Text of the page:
“I’ve spent the last couple of weeks cloistered down there on the library side, working on a project and if you haven’t already got something, I have a story to share,” she wrote.
It sounded like too good a story to pass up. I got in touch with Jaimie, and asked her about her experiences.
At the time, Jaimie had been working in the archives on a project which involved a lot of trips back and forth through the collection.
“I’ve always found the basement to be a little creepy,” she describes. “I can hear voices and whispering and little snatches of song and such sometimes, but always assumed that it was just activity carrying through the ductwork from the children’s library, which is directly over my head, or the theatre.”
Jaimie figured it was just her imagination. Then one day she heard the noises again, on a day when the theatre was empty and the children’s library had closed.
“I was moving a truck of books from one area towards another area,” she says, “and I ended up passing by a whole bunch of shelving units (those neat rolling ones), when passing by one of the aisles between the units, I saw someone standing there.”
Jaimie turned her head, expecting to find a lost library patron; “as we occasionally do,” she explains. Instead of another person, she found herself looking at nothing but an empty aisle and a pale grey concrete wall.
“The person that I’d seen was wearing dark colours,” she describes. “I had the impression of something resembling a nun’s habit.”
“Well, needless to say, I finished off that truck, got back in the elevator and went upstairs, where I commiserated with a co-worker about the general creepiness of the basement,” Jaimie adds.
The co-worker informed Jaimie that the site apparently once housed a boy’s orphanage, hinting that this might explain some of the ghostly goings on.
The co-worker did indeed have some facts correct. The site of the current Arts and Culture Centre was formerly the site of the Shannon Munn Memorial Orphanage. In 1918, Sir Edgar Rennie Bowering and Mrs Mary Munn presented the property, to be known as the Shannon Munn Memorial, to the Church of England Orphanage.
The current theatre and library building was opened on May 22, 1967 as the province’s principal Centennial Year project. The building was designed by the Montreal architects of Ameck, Desbarets, Lebensold and Sise and the St. John’s firm of Campbell and Cummings.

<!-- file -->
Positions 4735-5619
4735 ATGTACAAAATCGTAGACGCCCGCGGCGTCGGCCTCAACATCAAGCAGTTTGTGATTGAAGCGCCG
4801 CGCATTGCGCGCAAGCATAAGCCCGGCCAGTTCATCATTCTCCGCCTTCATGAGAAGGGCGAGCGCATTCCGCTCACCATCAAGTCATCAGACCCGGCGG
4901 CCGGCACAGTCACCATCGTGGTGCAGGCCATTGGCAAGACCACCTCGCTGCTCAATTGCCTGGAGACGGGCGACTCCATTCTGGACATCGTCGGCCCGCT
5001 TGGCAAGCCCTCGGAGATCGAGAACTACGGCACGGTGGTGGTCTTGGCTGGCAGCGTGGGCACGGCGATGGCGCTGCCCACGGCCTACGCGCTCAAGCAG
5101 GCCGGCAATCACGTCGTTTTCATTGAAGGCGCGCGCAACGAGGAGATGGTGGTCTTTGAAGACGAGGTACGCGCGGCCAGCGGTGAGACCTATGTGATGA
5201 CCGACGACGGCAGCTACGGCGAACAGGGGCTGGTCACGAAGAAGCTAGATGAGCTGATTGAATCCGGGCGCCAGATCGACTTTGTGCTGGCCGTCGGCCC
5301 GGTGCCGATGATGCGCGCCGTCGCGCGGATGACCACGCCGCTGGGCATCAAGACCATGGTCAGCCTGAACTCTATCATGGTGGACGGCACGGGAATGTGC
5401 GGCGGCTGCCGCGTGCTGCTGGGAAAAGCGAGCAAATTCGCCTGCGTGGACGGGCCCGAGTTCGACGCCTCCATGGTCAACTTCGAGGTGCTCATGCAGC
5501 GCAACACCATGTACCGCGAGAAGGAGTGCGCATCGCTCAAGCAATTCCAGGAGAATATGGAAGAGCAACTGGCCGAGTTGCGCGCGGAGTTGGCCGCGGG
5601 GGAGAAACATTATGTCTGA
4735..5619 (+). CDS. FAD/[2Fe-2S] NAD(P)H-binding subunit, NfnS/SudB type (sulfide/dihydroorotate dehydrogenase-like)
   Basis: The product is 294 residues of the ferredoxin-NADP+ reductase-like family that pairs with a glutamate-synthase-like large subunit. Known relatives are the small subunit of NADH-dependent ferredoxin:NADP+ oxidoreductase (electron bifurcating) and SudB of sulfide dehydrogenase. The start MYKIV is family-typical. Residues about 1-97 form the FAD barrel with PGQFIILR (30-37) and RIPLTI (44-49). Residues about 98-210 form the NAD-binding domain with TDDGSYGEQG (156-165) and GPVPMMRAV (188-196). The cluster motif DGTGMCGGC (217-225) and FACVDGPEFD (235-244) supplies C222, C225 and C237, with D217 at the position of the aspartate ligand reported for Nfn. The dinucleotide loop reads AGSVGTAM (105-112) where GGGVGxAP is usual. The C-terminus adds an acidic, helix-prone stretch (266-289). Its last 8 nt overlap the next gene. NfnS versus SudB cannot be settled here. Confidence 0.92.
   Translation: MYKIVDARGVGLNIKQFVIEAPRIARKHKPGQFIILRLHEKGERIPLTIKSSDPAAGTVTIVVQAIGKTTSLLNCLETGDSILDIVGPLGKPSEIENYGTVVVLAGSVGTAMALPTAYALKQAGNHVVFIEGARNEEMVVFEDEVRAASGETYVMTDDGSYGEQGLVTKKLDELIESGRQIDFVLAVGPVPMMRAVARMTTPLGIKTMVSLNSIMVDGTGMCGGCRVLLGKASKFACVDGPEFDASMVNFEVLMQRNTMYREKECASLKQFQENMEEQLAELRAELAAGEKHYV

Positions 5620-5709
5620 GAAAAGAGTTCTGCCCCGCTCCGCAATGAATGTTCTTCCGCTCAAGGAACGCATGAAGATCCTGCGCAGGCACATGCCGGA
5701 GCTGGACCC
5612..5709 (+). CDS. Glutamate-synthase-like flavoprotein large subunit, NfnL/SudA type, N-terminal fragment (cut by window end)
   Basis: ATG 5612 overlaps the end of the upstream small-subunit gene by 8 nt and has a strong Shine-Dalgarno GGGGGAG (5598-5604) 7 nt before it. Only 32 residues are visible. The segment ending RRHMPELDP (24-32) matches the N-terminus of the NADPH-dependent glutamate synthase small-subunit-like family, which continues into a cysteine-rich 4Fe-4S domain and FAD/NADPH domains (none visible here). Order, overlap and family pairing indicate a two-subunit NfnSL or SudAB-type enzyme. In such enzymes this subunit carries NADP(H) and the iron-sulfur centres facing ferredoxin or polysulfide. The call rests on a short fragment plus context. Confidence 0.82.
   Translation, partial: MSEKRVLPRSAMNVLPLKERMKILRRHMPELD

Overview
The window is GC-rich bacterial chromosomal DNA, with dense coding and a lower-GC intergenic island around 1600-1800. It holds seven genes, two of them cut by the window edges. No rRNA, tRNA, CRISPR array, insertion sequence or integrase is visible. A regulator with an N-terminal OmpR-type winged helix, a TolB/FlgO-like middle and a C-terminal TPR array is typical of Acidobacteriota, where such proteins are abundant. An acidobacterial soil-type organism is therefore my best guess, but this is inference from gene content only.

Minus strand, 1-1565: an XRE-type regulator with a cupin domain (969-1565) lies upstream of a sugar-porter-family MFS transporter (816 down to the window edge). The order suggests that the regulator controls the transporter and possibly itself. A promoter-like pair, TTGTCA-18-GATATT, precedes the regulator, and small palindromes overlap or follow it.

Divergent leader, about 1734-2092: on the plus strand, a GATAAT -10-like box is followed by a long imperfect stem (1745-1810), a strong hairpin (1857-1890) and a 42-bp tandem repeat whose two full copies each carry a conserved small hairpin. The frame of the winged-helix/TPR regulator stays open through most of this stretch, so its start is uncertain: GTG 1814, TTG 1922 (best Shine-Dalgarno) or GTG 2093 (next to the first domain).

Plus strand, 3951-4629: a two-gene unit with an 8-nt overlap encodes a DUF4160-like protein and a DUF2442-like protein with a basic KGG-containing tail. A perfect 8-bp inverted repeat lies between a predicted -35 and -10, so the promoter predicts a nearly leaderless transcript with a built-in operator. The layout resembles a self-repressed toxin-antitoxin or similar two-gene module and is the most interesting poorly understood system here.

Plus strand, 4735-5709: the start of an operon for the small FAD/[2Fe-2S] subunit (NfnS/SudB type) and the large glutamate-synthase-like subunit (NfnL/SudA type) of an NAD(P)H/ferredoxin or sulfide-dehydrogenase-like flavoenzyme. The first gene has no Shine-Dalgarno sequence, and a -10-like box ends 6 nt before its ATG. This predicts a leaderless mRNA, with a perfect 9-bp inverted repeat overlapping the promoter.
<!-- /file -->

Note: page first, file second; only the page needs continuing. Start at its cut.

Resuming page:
Is the basement of the St. John’s Arts and Culture Centre home to a singing ghost? You’ll have to make the trip there and be the judge of that yourself. But as Jaimie puts it, “I’m definitely not the only one who finds it creepy down there!”
Photo: "Dance School - ballet" credit Karen King Parsons,
I worked at the St' John's Arts & Culture Centre for 5 years (2002-2007).
I had a couple of different experiences and also heard a few from my co-workers at the time.
1) In the balcony of the main theater, there is only one flight of stairs for patrons to use, which enter the theater on the south side.
There's a hallway (the full width of the theater) at the top of the stairs which leads to the north side of the balcony. On either side of the hallway, there is a single light switch that controls the same set of lights for the hallway.
One night before the show had started I was preparing the balcony as usual
and i walked through the hallway headed south from the north-side balcony.
So I flicked on the light switch and started making my way, I made it about 10 paces across the hallway when I heard a "click" and the light went off.
I had been walking in the direction of the south-side switch and could see that no one was there so I quickly spun around, thinking someone was playing a prank, but as I turned around I heard the "click" again and the lights came back on. there was no one at the south-side switch and no one had access to the north-side switch in the empty balcony.
I had written it off in my mind as faulty wiring in an old building until...
2) Later that same night during the show, I was being relived on my break from balcony-north by a co-worker who was stationed in the coat-check.
When my 15 minutes were up I made my way back to my post but I was surprised to see my co-worker making her way down the balcony stairs before I got back to her. As soon as I saw her, I could tell she was visibly shaken, she immediately pointed her finger at me and said "was that you...someone was sitting behind me kicking the back of my chair but when I looked there was no one there..." my stomach dropped because it seemed to be a similar style of school-aged pranking that I had experienced earlier in the evening.
That same night was the first time I had ever noticed the plaque on the wall by the downstairs washroom commemorating the old orphanage that once stood on the grounds. I never told my co-worker about that.
After that night I would occasionally catch glimpses in the corner of my eye of children running between the spaces in the pillars of the balcony on slow nights when the theater wasn't sold out.
I've heard other stories, but I won't comment on them as I wasn't present
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